Roasted turkey with homemade stuffing, maple-glazed ham, cheesy potato casseroles, pumpkin pie and other calorie-laden desserts made from scratch represent a sense of comfort and with that comes the temptation to eat in excess. The holiday feasting and indulging starts on Thanksgiving and continues on through New Year’s Day, a time when resolutions are made — and most center on getting back in shape.
Along with looking forward to spending time with family and loved ones over the holidays comes an equal share of stress and anxiety that often set off triggers that cause us to overeat.
Some people may be able to stop after a slice of mom’s homemade apple pie, but for others who suffer from binge
eating disorders, a condition in which people cannot control the amount of food they eat, the one piece of pie sets off a chain reaction of needing more sweets to fulfill the craving, rendering them unable to stop eating.
“That pie often opens the floodgates to cravings, and many of us have spent holiday season after holiday season telling ourselves to have just one little treat,” says clinical psychologist Dr. Denise Lamothe, a leading expert on
emotional eating and resident psychologist for Bach Original Flower Remedies.“Instead we binge our way through, not only the holiday season, but also well beyond the New Year.”
How Common is Binge Eating?
Binge eating disorder, also known as compulsive overeating, affects an estimated 3.5 percent of women and 2 percent of men, making it a more common eating disorder than anorexia and bulimia. And not all people with binge eating disorders are obese or overweight.
The danger is that most people with this disorder don’t seek out help until after they have put on excess weight and are experiencing health problems.
Emotional Eating and the Food Addiction Connection
Whether it’s warming up a bowl of chicken noodle soup after a long day or grabbing a box of chocolate chip cookies and large glass of milk for comfort after an argument with a significant other, emotional eating provides us with a temporary outlet for dealing with stress. It’s when food becomes the main coping mechanism for stress that it turns into weight gain, obesity and out of control food addiction.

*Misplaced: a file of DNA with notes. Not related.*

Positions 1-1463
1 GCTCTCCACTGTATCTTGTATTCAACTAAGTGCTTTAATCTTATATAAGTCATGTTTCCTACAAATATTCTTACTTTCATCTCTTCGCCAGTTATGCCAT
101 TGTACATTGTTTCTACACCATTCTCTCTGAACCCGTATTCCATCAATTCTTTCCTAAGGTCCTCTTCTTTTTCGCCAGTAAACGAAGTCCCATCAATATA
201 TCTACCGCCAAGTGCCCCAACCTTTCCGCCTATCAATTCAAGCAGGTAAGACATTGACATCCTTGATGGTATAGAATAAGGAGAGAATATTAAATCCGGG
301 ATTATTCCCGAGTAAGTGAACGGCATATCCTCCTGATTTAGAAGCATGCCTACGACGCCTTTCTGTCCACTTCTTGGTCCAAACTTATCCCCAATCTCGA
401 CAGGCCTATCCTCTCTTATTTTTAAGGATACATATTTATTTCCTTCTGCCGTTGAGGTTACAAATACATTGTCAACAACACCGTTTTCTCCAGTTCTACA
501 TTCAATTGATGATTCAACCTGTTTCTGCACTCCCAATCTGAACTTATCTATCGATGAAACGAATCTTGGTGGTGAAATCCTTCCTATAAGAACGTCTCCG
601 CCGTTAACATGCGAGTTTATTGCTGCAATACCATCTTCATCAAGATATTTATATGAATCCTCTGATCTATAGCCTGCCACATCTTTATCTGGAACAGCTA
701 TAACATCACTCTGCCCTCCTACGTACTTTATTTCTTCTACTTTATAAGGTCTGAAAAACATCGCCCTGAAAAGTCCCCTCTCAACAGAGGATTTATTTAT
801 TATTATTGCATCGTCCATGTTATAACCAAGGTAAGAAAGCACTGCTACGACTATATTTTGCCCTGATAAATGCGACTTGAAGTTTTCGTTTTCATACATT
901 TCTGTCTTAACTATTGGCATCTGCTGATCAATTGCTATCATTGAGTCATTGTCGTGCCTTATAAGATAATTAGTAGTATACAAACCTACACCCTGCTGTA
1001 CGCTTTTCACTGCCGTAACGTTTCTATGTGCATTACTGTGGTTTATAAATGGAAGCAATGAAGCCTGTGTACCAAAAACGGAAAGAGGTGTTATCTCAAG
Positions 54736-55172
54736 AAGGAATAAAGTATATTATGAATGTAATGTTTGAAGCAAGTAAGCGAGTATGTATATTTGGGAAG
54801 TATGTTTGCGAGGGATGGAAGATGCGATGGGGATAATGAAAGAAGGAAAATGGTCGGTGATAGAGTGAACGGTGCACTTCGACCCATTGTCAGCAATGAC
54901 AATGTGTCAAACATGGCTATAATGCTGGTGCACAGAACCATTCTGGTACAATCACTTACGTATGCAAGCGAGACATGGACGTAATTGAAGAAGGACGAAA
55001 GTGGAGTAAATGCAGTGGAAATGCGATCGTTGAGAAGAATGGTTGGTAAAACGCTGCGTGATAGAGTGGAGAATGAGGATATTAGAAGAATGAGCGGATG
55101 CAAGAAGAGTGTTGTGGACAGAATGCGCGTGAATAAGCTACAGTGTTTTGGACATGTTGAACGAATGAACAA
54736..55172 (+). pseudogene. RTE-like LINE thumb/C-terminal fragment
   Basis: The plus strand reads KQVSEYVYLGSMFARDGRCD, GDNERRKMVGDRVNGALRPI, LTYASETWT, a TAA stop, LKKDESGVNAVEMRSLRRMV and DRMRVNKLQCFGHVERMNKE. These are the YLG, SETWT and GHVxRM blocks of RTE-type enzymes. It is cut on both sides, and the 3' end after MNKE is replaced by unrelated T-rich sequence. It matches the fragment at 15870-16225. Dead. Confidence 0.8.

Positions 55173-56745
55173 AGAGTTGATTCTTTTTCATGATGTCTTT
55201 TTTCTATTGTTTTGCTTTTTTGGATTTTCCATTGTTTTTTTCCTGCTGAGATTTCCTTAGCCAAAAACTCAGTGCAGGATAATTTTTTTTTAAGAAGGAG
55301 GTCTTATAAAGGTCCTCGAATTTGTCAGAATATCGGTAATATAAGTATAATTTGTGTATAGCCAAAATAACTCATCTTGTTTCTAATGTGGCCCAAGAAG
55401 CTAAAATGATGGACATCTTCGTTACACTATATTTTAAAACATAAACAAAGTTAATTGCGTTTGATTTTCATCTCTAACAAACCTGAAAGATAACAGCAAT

Emotional eating is often used as a replacement or substitute to:
- Fill a void in your life
- Feel better or cheer yourself up
- Calm down or soothe your nerves
- Escape from problems
- Cope with stress and worries
- Reward yourself
Oftentimes people with binge eating disorders do what they can to hide their problem from others to avoid embarrassment and sneak times to eat by themselves when others aren’t around. If you think you have, or know of someone who may have, a problem with binge eating, there are six symptoms of binge eating to look out for:
- Inability to stop eating or control what you’re eating
- Eating huge amounts of food at a rapid pace
- Continuing to eat even after you’re full
- Putting food in hiding spots or stockpiling it to save to eat later
- Eating normal amounts when around others, but gorging yourself once you find time
- Eating non-stop throughout the course of the day with no designated meal times
What Happens When Binge Eating is Left Untreated?
The shameful feelings that keep binge eating a secret can eventually start to take a negative impact on physical, emotional and social health and lead to insomnia, suicidal thoughts, depression, anxiety, substance abuse and another health problem that can take a big toll on your health — weight gain.
Over a period of time, overeating catches up with the physical body and usually turns into obesity, which is linked with several medical complications. Some common health problems that are associated with obesity include:
- Type 2 diabetes
- Gallbladder disease